By Rabbi Benjamin Zeidman
A couple weeks ago, my son turned one year old. Before he was born I thought I knew what it meant to worry about the future. Now, I realize that “naïve” is a nice way to describe me just over a year ago. For all my best intentions, I didn’t have a clue.
We live in New York City, which means we live in the largest city in the country. With more than eight million people, it is twice as large as the next largest city (Los Angeles). That means we live in the city which is home to the largest population of homeless people in America: At least 53,615 as of January, with more than 22,000 of them children.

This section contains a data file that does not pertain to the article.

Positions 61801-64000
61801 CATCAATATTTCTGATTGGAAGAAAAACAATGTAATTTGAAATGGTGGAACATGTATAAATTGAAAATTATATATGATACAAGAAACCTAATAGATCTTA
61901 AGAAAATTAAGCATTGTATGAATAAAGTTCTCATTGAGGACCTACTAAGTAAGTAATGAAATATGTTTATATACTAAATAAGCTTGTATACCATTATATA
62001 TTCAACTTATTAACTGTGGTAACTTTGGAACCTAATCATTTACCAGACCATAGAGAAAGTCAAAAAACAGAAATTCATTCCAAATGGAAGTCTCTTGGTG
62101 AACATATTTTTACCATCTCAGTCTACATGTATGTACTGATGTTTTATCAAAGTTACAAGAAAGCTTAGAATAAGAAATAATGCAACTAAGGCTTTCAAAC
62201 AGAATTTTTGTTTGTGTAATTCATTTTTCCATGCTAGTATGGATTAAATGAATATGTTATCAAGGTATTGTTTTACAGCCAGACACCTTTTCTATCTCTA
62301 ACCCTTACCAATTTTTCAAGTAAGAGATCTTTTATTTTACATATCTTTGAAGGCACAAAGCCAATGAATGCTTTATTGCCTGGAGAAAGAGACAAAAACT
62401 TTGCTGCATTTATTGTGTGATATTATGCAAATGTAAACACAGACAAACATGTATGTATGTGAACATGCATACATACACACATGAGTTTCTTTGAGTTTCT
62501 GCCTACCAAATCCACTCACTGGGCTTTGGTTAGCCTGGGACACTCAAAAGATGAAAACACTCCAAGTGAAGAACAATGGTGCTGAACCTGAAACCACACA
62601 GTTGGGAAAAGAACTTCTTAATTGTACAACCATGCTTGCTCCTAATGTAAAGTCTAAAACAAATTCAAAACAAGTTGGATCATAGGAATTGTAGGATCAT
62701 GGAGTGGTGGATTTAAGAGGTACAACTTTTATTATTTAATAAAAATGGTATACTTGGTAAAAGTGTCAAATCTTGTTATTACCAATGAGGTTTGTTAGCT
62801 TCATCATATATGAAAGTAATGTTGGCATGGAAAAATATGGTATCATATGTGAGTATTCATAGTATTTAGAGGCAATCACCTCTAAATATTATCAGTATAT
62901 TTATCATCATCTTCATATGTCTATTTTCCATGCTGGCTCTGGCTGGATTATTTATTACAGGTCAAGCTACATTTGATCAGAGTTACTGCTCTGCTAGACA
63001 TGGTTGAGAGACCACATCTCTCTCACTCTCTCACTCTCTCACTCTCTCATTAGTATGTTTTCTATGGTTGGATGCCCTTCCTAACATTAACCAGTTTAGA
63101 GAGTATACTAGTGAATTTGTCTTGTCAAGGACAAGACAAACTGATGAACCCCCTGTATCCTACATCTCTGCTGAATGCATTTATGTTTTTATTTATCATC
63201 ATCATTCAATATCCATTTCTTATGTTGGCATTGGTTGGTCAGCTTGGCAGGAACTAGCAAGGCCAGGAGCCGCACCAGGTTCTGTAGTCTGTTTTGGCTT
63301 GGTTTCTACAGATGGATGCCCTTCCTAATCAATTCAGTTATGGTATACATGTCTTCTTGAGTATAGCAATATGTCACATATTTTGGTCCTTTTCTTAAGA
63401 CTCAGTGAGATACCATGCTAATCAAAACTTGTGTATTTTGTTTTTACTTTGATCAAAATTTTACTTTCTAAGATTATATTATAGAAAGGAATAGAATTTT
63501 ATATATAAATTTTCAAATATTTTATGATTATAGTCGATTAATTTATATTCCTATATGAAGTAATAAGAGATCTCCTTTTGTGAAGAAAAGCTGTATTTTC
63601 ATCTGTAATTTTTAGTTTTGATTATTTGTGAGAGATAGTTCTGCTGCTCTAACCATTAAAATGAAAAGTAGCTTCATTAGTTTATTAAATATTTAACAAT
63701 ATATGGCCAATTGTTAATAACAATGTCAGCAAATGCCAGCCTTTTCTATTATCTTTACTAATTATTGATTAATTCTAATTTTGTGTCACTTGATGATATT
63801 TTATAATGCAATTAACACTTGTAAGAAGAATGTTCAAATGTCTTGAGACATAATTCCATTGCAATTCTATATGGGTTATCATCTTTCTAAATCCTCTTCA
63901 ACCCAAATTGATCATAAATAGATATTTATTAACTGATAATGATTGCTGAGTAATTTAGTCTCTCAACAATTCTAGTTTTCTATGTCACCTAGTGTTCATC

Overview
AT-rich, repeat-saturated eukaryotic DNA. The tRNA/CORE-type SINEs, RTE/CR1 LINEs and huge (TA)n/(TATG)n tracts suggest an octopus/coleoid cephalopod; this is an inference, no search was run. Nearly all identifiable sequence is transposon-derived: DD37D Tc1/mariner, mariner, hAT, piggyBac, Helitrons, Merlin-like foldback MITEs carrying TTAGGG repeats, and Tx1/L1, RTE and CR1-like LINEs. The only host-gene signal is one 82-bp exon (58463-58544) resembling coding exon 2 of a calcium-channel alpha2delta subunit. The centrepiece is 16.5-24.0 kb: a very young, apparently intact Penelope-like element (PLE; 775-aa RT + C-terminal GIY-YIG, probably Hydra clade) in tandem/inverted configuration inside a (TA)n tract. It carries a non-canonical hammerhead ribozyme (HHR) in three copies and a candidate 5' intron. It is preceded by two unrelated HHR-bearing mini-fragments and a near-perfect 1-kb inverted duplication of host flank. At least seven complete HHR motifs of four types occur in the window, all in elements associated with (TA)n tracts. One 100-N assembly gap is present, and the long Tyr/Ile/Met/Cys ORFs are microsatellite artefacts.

In a city like this one, my son encounters evidence of homelessness several times a day. As he grows more and more aware of his surroundings, it won’t be long until he’s asking the most difficult questions about the things he sees. So now I’m worried in a way I’ve never been before about the kind of world my son will grow up in. And I’m especially concerned that when he looks around, he sees himself in a world that strives for justice, equality and possibility. Read more…